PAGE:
“Both Cruz and Marcelo are highly successful lawyers with high-value clients before they joined government,” the e-mail said. “Both were elected by fellow lawyers to serve as president of the Philippine Bar Association. They continue to lead a successful practice that handles big league clients like the Lopez Group and Pilipinas Shell.”

And then come the hard blows.

“After a celebrated falling out with detained former President Arroyo, Villaraza has been trying hard to penetrate the Binay camp even promising to launch a demolition campaign against Mar Roxas,” the CMT camp said.

“Rumors circulating in legal circles say that V&A Law has been working behind the scenes handling a beleaguered senator involved in the Napoles scam,” they added. “Cruz, on the other hand, has long been identified with DILG Secretary Mar Roxas. After his stint as Ombudsman, Marcelo served as advisor on the Anti-Corruption program of the World Bank.”

Observers say that the current flurry of activity between the two sides seems to hinge on whether CVCLAW has been dissolved by the split and the consequences of an eventual liquidation of partnership assets, particularly the firm’s offices in the swanky CVCLAW Center in Taguig City.

Watch this space, folks. This is far from over. Daxim L. Lucas

BPI shakeup

A LITTLE over a year after taking over the presidency of Ayala-led Bank of the Philippine Islands, big boss Cezar Consing is undertaking a major revamp of the bank’s senior management team.

For the consumer banking unit BPI Family Bank, Natividad “Nabbie” Alejo will be the new president while heading group-wide retail business. Meanwhile, Teodoro “TG” Limcaoco will become the new chief finance officer of parent conglomerate Ayala Corp. (taking over the post of Delfin Gonzales, who is retiring). New recruit Simon Paterno will be the head of all products.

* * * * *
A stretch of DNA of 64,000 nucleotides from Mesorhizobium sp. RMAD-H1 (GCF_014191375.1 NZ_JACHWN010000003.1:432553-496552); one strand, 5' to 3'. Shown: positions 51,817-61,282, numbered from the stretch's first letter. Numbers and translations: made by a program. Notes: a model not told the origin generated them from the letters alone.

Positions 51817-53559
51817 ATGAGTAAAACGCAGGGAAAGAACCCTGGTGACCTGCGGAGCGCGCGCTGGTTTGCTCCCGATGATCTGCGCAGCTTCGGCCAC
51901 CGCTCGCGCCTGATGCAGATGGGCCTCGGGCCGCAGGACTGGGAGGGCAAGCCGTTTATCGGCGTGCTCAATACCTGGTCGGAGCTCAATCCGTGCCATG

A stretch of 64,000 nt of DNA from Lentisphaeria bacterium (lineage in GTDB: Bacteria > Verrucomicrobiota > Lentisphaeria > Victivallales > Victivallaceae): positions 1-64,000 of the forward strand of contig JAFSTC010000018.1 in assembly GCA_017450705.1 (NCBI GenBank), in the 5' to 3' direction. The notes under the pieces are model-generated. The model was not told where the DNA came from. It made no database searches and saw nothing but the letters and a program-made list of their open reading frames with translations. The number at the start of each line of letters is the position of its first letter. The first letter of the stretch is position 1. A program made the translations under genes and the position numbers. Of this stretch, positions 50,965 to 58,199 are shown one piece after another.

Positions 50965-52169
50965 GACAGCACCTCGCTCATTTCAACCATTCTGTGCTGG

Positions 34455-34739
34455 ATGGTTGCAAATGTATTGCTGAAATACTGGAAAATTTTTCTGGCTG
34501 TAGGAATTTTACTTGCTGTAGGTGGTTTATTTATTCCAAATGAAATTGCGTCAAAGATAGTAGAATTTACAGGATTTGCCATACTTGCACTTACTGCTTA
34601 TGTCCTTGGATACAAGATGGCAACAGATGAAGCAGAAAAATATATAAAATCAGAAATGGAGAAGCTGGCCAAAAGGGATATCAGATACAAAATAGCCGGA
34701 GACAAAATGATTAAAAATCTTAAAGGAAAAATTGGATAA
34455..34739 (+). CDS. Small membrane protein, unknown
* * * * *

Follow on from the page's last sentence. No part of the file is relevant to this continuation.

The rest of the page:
Our banking sources said Mario Miranda would be the new head of asset management and trust group (AMTG) while Maria Theresa Javier will move to corporate banking under Alfonso “Yogi” Salcedo. Ginbee Go, currently head of cards and payments, will move to retail lending in charge of housing and auto loans while Jojo Ocampo will move to cards and payments.

Smith Chua of AMTG will become the new chief investment officer for the trust business while Estelito Biacora will go back to the treasury side.

One insider said the reshuffling was meant to make BPI “more client-centric” with these new assignments. Of course, each person in the senior management team will be responsible for delivering to the clients the whole suite of BPI products.

Not everyone is happy—just like in any organizational change, and may even jump ship if and when the bosses change—but overall, insiders generally agree that the changes are done with the best of intentions in mind. Doris C. Dumlao

Dragon8 soft opening

DOUBLEDRAGON Properties Corp.’s shopping center in Divisoria—Dragon8 Shopping Center in Divisoria—had a soft opening last Saturday in time for the last-minute Christmas rush.

But the group is preparing for the grand opening of this new mall on March 31, 2015 to give time for tenants to do their fit-out and renovations, DoubleDragon co-chair Edgar “Injap” Sia II told Biz Buzz.

Puregold Price Club, a long-time tenant before DoubleDragon took over the building, has likewise reopened at the ground floor on Saturday. Restaurants like Jollibee, Mang Inasal and Chowking (the brands built by Sia and his co-investor Tony Tan Caktiong) are of course setting up shop and now doing their fit-outs.

“We are looking forward to a big grand opening event with all tenants/locators up so that we can have a great momentum,” Sia said.Doris C. Dumlao